Nothing is better at quickly growing a customer base and soaking up the market than a startup that makes something cheap, innovative, and accessible. Rapid adoption is more practical with disruptive technology than a luxurious one.
Finally, disruptors are pervasive and hard to predict. Market leaders will rarely realize a startup is a threat until they have seized a chunk of the market.
What we find with successful disruptive startups, is that the ones that don’t make it to an IPO are often silently and desperately purchased by large companies. Market leaders can wait to eat up their technology and market share. This means a profitable exit strategy for you.
Is It Still Safe to Invest in Disruptive Startups?
With the COVID-19 pandemic changing the early-stage investing ecosystem, you may think there aren’t any great opportunities out there.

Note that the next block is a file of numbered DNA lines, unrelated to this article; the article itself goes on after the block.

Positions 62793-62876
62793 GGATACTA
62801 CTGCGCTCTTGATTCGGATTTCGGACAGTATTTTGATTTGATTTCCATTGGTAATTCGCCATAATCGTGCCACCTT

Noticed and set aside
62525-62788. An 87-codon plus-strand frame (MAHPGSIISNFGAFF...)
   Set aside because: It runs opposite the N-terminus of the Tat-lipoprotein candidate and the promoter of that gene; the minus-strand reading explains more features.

Even though the waters are choppy, disruptive startups are still out there, creating solutions to today’s problems.
Just think of the demand for disruption in healthcare, remote-working software, and automation right now. It’s higher than ever.
In reality, if you have access and can find disruptive startups, it’s like you’re the only one at the buffet. Take your pick, eat your fill. This is because startups’ need for capital is sky-high and valuations are low. Angel investors with the right vision can find these companies and get incredible deals.
I know how hard it can be to find great startups alone. But with the right team, it couldn’t be easier.
I’ve had some of my biggest successes by learning from the expert angel investors around me — and so can you.
Angel Investing Insider is the incredible package we developed to educate you on angel investing essentials. We even give members a weekly deal-flow of outstanding disruptors they can invest in, all hand-picked by experts.
Let me know what you think–drop a message in the comments below!